At some point during the call, Smith told Carter that she intended to use the call-out line. Id. at 40:21 - 41:3. Carter replied that using the call-out line “was inappropriate because managers and supervisors don't use the call out line.” Id. at 41:4-5. “So [Smith] said okay.” Id. at 41:5-6. In Carter's Declaration, she explained that it is a violation of Horseshoe policy for supervisors not to notify their managers directly about intended absences from work. ECF 39-31, ¶ 5. Although this policy does not appear to be in Caesars' employee handbook (ECF 39-29), at least one beverage supervisor appeared to be aware of it. See ECF 39-25.

         Smith did not use the term “FMLA” during her conversation with Carter on May 18, 2017. ECF 39-4 at 43:3-4. She also did not contact the ESC at any time to request FMLA leave for May 19 and May 20, 2017. Id. at 43:16-19. Nor did she use the Company's employee call-out line at that time to obtain leave.

         Carter testified that she was unaware that Smith's son had asthma or that Smith had previously been approved for FMLA leave. ECF 39-31, ¶ 19. But, in Smith's Declaration, she asserts: “Ms. Carter was aware that my son had asthma and allergies because I had told her about it in the past, and because I submitted to my employer Family Member Serious Health Condition Certification form for intermittent medical leave for the period January 5, 2016 through January 5, 2017.” ECF 40-1, ¶ 10.

         As noted, the ESC only notified the Slots Department that Smith was entitled to FMLA. ECF 39-25, ¶ 14. Further, the ESC did not tell the Slots Department why Smith was entitled to leave. Id. Indeed, Lattimer and Olaya also stated that they were not aware that Smith's son had asthma. ECF 39-16 at 10:2-4, 14-20 (Lattimer); ECF 39-10 at 4:4 - 5:2 (Olaya).

         About an hour after Smith and Carter finished their conversation on May 18, 2017, Carter was shown a Facebook post allegedly made by Smith. ECF 39-31, ¶ 6; ECF 39-32. The Facebook post said, ECF 39-21 (alteration added):

For the record i don't need no [rat emoji] running back telling no one nothing i can tell them myself. I believe im grown and i make my own decisions so yes i will be calling out tomorrow. Grown ass people i tell u. On that note GN

         Smith allegedly commented on her own post, stating: “No its the ones in my department.” Id. The original post was seen and “liked” by at least 21 people, including a Horseshoe employee, Shelby Bonomolo, whom Smith “partly” supervised. Id.; ECF 39-4 at 10:3-4 (“I would supervise [Shelby], but partly.”) see also ECF 39-31, ¶¶ 7-8; ECF 39-32. It is undisputed that these comments were posted on Smith's Facebook account. See ECF 40-1, ¶ 19. However, Smith stated in her Declaration, “I genuinely do not recall ever writing the Facebook post at issue in this case. It does appear to be on my web page, but many people have access to my Facebook page and anyone [sic] of them could have written it.” Id.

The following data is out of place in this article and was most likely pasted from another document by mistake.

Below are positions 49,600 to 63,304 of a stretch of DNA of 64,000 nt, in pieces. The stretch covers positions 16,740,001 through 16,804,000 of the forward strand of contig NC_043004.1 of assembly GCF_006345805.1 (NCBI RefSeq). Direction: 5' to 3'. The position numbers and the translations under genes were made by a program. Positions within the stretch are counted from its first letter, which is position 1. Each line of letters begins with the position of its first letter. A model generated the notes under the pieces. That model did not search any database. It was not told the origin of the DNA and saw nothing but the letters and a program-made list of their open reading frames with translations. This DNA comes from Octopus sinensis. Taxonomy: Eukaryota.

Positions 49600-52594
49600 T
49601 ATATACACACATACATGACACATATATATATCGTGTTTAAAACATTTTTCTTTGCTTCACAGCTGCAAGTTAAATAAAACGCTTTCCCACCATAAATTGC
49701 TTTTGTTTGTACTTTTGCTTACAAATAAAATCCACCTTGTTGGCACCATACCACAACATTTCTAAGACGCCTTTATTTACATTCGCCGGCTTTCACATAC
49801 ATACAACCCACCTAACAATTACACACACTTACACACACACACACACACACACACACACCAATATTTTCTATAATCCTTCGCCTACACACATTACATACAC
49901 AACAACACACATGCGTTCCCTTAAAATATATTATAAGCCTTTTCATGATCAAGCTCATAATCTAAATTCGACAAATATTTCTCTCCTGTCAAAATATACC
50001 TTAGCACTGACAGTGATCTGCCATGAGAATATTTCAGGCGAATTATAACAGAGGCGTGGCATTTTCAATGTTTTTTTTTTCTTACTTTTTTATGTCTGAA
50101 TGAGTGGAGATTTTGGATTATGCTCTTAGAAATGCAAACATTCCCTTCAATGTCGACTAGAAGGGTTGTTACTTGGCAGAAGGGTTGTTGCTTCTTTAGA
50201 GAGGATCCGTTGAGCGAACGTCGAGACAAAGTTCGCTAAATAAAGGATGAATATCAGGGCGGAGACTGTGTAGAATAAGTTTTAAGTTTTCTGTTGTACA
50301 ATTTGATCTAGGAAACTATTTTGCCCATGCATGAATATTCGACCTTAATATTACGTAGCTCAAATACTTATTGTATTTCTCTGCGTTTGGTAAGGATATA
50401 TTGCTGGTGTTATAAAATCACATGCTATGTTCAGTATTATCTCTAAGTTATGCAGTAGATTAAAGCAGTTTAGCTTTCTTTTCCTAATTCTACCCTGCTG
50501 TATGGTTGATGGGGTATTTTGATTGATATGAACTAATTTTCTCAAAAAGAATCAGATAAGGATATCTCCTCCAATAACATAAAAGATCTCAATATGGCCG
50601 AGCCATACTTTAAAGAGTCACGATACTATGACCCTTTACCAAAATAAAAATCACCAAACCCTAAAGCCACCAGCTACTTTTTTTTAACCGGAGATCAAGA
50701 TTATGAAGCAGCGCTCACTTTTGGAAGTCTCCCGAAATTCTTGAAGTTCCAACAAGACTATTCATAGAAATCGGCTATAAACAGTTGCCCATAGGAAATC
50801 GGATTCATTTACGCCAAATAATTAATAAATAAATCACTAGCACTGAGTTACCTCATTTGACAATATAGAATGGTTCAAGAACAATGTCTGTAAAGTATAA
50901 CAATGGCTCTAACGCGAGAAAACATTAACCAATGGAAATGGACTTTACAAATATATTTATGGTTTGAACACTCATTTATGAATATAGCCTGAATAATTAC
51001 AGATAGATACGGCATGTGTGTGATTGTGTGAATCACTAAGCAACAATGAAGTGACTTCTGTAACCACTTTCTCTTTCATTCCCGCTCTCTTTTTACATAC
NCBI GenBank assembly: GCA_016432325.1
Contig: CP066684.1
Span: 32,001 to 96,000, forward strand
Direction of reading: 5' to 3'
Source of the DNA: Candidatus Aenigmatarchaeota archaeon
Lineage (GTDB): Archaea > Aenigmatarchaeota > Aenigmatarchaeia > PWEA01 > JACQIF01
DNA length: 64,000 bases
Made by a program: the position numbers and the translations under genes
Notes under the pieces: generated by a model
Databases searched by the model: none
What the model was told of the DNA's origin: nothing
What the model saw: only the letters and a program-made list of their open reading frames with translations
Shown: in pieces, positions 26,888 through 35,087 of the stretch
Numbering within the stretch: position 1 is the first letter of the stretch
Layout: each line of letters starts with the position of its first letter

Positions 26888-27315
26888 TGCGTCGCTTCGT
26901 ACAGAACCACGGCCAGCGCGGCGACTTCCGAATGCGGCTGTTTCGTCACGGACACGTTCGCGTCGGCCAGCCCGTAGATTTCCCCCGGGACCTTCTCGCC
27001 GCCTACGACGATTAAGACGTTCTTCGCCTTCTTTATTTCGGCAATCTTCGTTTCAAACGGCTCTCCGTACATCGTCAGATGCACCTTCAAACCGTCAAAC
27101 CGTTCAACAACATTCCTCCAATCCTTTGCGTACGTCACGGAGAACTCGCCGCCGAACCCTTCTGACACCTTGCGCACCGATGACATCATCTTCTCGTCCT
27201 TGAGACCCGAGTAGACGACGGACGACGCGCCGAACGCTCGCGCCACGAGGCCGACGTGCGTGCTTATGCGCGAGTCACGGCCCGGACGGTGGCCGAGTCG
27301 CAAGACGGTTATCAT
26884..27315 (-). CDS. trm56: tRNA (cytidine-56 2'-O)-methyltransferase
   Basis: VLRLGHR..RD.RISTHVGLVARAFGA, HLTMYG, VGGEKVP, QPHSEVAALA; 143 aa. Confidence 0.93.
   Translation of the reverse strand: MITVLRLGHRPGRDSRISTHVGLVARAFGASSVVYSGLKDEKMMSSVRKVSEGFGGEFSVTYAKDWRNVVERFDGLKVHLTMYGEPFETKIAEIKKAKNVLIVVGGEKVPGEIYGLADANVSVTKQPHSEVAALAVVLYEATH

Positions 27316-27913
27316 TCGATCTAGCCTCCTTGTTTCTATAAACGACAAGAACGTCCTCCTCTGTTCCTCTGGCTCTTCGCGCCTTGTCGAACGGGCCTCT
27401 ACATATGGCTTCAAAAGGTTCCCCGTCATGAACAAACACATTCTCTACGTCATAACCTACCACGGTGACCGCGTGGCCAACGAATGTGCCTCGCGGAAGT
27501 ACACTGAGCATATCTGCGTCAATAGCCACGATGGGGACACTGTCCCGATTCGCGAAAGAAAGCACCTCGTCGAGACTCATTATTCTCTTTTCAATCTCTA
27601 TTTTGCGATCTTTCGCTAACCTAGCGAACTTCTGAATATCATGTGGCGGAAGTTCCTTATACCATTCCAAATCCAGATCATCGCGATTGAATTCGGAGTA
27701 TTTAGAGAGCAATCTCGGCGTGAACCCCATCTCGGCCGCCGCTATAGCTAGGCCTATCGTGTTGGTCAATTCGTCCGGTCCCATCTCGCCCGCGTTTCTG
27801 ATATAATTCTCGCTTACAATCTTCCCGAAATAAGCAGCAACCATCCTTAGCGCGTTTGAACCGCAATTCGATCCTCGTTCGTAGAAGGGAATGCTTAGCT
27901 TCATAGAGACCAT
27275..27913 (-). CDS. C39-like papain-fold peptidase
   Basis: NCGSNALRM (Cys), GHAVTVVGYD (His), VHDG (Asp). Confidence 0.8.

The next day, May 19, 2017, Smith took A.C. to Dr. Kelly. Id. ¶ 11. Dr. Kelly prescribed several medications for the child and directed Smith to stay home and monitor A.C.'s medication. Id. ¶¶ 11-12. He also gave Smith a note to take off work on May 19 and May 20, 2017. Id. ¶ 12.

         On May 20, 2017, Smith went to Ocean City to meet her sister. ECF 39-4 at 37: 8-10. She did not bring her son. ECF 39-4 at 46:12-14. On May 21 and May 22, 2017, Smith took her scheduled time-off. ECF 39-31, ¶ 18. And, on May 23, 2017, she did not have a scheduled shift. Id.

         Meanwhile, Smith's supervisors were discussing Smith's conduct with HR personnel: Lori Goldenthal, Manager Employee and Labor Relations, and Jeff Scher, Employee and Labor Relations Specialist. ECF 39-10 at 13:21 - 14:15; see also ECF 39-25, ¶ 1. According to Olaya, he and Lattimer told Goldenthal and Scher about Smith's actions and asked for a recommendation. ECF 39-10 at 14:8-10. Goldenthal and Scher suggested a “suspension of employment pending investigation.” ECF 39-25, ¶ 20; see also ECF 39-10 at 14:12-13; ECF 39-16 at 8:7-10.

         When Smith returned to work on May 24, 2017, she left a copy of Dr. Kelly's note (ECF 40-4 at 2) on Carter's desk. ECF 40-1, ¶ 14. Smith's supervisors told her that she was suspended pending an investigation into her Facebook post and improper plan to use the call-out line. ECF 39-4 at 4:1-8; see also ECF 39-16 at 8:20-9:15. She also signed a Performance Documentation Form (ECF 39-19) stating that she was receiving a suspension pending investigation. It states, in part, ECF 39-17 at 2:

WHAT was the actual behavior observed (versus the expectation)?
On April 26th Diana requested PTO on 5/19/17-5/22/17. I replied on the same day 4/26/17 that we could only grant her PTO for 5/21/17 & 5/22/17. On Thursday 5/18/17 we got word that Diana intended to call out for Friday 5/19/17 and Saturday 5/20/17. Kristin Carter called her and asked her if this was true and she said yes and was planning on using the front line call out line as opposed to calling her supervisor or manager. Diana did not show for work on 5/19/17 or 5/20/17. Diana took to facebook where she made an inappropriate post about work which was also viewed by subordinates

         The Performance Documentation Form further details the “rules of the road” that ...